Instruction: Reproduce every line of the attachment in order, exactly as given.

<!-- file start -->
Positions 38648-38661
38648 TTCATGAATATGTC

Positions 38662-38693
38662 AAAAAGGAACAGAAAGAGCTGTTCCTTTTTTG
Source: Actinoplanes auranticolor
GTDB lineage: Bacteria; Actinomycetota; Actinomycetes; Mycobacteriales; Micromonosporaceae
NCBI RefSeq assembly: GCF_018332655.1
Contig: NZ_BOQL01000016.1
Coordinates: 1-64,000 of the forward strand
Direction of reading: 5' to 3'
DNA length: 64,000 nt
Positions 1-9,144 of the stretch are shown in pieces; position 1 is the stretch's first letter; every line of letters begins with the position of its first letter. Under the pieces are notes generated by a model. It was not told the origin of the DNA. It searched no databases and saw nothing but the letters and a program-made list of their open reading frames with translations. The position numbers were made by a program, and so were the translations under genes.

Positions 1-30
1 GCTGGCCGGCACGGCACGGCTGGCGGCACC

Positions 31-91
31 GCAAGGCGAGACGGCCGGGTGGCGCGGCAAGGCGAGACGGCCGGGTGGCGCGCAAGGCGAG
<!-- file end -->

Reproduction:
Positions 38648-38661
38648 TTCATGAATATGTC

Positions 38662-38693
38662 AAAAAGGAACAGAAAGAGCTGTTCCTTTTTTG
Source: Actinoplanes auranticolor
GTDB lineage: Bacteria; Actinomycetota; Actinomycetes; Mycobacteriales; Micromonosporaceae
NCBI RefSeq assembly: GCF_018332655.1
Contig: NZ_BOQL01000016.1
Coordinates: 1-64,000 of the forward strand
Direction of reading: 5' to 3'
DNA length: 64,000 nt
Positions 1-9,144 of the stretch are shown in pieces; position 1 is the stretch's first letter; every line of letters begins with the position of its first letter. Under the pieces are notes generated by a model. It was not told the origin of the DNA. It searched no databases and saw nothing but the letters and a program-made list of their open reading frames with translations. The position numbers were made by a program, and so were the translations under genes.

Positions 1-30
1 GCTGGCCGGCACGGCACGGCTGGCGGCACC

Positions 31-91
31 GCAAGGCGAGACGGCCGGGTGGCGCGGCAAGGCGAGACGGCCGGGTGGCGCGCAAGGCGAG